9 Page 8 city swiftly moved for reconsideration of the fee provision in the judgment. Although the judge granted reconsideration, and although she had signed the proposed judgment without any argument or briefing on entitlement to fees under 1988, she made it clear at the hearing on reconsideration that she was reluctant to modify a final judgment and then expressly ruled a fee award was warranted under The city chose not to appeal and ended up paying substantial attorney fees in a case where no fee award was warranted. 12 In sum, cities should be aware of the peril posed by stealth constitutional claims and should carefully weigh the risks and benefits of trying to prevent a fee motion under 1988 before they are faced with the motion. And cities should be prepared to argue vigorously against any such motion. Although motions for attorney fees under 1988 based on stealth constitutional claims are perilous, they can be defeated. POINTER #3: DON'T GET CAUGHT UNAWARES BY THE CATALYST THEORY. Unlike in the federal courts, in California courts, plaintiffs may be entitled to a fee award even when they do not obtain judgments in their favor if their lawsuits are the catalyst for actions by the defendants that provide sought-after relief, that is, there is a causal connection between the litigation and the defendants' voluntary actions. Indeed, in two cases decided in late 2004, the California Supreme Court, not only expressly approved the catalyst theory, but also expressly disagreed with the United States Supreme Court's disapproval of the theory and its rule for federal courts that a judicial imprimatur on a defendant s action is required to make the action the basis of an award of attorney fees. (Graham v. DaimlerChrysler Corp., supra, 34 Cal.4th 553; Tipton-Whittingham v. City of Los Angeles (2004) 34 Cal.4th 604, both rejecting Buckhannon, etc. v. West Va. Dep't etc., supra, 532 U.S. 598; see also, Godinez v. Schwarzenegger (Aug. 24, 2005) Cal. App.4th, applying Graham and Tipton retroactively.) The California Supreme Court's approval of the catalyst theory means that, even though cities may be willing and able to cure problems pointed out in litigation or may be anxious to resolve the litigation before they incur substantial costs and attorney fees, cities must be cautious before they take voluntary curative actions or settle litigation. Cities can and should try to get a plaintiff to waive or settle attorney fees as a condition of their taking voluntary curative action or entering into a settlement of the merits. But, absent a waiver or settlement of the fee issue, the plaintiff may claim and be awarded attorney fees under the catalyst theory even where litigation is dismissed as moot based on the curing of all problems or is dismissed based on a settlement without any judgment for the plaintiff. 12 Fees were not sought and would not be warranted under because the petitioner had a substantial personal stake in the litigation and because there was no significant benefit to a large class of persons in that only a few employees would get larger pensions and some would get smaller pensions.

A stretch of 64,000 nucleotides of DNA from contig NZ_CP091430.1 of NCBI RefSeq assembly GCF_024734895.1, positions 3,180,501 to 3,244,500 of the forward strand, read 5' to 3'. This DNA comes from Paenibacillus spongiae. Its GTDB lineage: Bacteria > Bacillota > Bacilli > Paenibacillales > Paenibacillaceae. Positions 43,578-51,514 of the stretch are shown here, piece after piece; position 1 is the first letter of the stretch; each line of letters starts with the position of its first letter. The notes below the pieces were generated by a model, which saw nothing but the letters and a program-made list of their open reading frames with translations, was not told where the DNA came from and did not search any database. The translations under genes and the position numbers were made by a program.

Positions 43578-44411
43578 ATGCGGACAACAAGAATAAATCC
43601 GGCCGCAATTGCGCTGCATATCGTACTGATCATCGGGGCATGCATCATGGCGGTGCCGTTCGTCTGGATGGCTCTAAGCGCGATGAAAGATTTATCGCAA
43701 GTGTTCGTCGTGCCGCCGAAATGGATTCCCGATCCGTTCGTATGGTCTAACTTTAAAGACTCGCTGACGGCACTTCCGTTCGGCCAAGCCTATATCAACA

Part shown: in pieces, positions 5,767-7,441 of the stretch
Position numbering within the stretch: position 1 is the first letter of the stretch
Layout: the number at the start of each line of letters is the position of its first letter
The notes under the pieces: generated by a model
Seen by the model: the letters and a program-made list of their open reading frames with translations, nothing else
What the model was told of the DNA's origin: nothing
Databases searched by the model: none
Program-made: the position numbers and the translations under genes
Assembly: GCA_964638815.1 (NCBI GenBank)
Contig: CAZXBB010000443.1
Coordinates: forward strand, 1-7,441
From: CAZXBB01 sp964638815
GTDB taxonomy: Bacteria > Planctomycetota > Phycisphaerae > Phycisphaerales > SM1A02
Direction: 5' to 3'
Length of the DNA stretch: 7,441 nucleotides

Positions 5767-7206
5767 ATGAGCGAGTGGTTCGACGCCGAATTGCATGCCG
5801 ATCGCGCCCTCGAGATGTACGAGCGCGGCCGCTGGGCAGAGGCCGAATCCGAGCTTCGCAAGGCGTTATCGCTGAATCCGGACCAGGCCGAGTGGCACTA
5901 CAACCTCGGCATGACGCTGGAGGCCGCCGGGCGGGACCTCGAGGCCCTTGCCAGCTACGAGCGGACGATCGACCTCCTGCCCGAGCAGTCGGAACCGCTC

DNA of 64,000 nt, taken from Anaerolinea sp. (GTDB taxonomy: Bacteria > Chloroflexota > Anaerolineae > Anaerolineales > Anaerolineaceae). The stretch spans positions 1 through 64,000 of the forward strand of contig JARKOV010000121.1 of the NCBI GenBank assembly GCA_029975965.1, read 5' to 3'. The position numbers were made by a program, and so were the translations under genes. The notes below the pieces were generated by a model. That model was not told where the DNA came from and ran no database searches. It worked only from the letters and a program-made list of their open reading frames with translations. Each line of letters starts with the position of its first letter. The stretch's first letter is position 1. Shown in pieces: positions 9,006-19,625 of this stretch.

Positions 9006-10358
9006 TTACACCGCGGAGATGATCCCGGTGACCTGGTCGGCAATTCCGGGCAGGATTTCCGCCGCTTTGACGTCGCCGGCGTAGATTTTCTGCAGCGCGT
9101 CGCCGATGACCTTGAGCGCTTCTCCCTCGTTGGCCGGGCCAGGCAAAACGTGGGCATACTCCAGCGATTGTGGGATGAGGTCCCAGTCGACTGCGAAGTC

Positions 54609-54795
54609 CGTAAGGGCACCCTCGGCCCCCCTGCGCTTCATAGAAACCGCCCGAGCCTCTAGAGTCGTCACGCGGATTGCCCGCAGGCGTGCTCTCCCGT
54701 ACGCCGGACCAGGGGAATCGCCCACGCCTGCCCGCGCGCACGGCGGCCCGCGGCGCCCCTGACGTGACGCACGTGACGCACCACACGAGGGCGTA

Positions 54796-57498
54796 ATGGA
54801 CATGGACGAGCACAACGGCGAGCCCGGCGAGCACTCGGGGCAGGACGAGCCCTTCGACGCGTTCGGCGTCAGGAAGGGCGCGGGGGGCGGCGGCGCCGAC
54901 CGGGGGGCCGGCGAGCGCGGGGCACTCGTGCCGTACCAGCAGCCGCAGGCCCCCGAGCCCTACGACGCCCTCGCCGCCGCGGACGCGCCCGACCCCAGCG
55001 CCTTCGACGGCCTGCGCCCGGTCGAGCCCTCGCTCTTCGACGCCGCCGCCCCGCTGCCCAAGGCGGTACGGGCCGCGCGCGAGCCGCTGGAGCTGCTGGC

10 Page 9 Cities should not assume it would be impossible to obtain a waiver or early settlement of attorney fees. In one case where a city was facing multiple lawsuits challenging various aspects of its towing operations, the city attorney recognized there were some problems with the Tow Services Agreement which could easily be fixed. She approached the plaintiffs' attorney and he readily agreed (for unknown reasons) to enter into a written agreement and stipulation with the city providing that, if the city amended the Tow Service Agreement, its actions in amending it shall not be considered a basis for any claim for attorney s fees and shall not be admissible in this lawsuit to support any claim by Plaintiffs for attorney s fees. Such an agreement can be sought in all cases which cities wish to settle or resolve through voluntary corrective actions. However, because fee awards generally can and may be paid directly to the attorney (Flannery v. Prentice (2001) 26 Cal.4th 572, 575; Folsom v. Butte County Ass'n of Governments (1982) 32 Cal.3d 668, 682, fn. 26), there may be a conflict of interest between the attorneys and their clients whenever an attempt is made to resolve the question of attorney fees at the same time as or before the merits. This conflict may preclude early settlements of the fee question as a practical if not a legal matter. Except for seeking a waiver or settlement of attorney fees, there may be nothing cities can do to prevent getting caught by the catalyst theory. Nevertheless, cities may still wish to cut short costly litigation. Indeed, it may be far cheaper to resolve litigation that a city is likely to lose before the winner incurs substantial attorney fees. Cities simply should not take action to resolve litigation without being aware of the risk and should never be surprised by or unprepared for a fee motion after a case is dismissed. POINTER #4: WATCH OUT FOR THE JOINT AND SEVERAL LIABILITY TRAP. Liability for the prevailing parties' attorney fees generally may be imposed on all of the losing parties, including real parties in interest. (See, San Bernardino Valley Audubon Society, Inc. v. County of San Bernardino, so holding for ) Liability may be apportioned among the losing parties based on their relative culpability, the extent of the relief obtained against them or other factors. (See, e.g., Californians for Responsible Toxics Management v. Kizer (1989) 211 Cal.App.3d 961; Sokolow v. County of San Mateo, supra, 213 Cal.App.3d at p. 250.) But, if the court does not explicitly apportion fees, liability is presumed to be joint and several even if no relief is obtained against one of the liable parties. (Friends of the Trails v. Blasius (2000) 78 Cal.App.4th 810; see also, Cal.Civ.Code 1431, providing a joint obligation imposed against several persons... is presumed to be joint and several absent express words to the contrary. ) Because cities not only may be the deep pockets in a case but also will not disappear after the case is over, joint and several liability for a fee award can mean the city pays the whole award even if it did not play an active or any role in the litigation. To illustrate how perilous the joint and several liability trap can be for a city, consider the following scenario. A city s approval of a residential project is challenged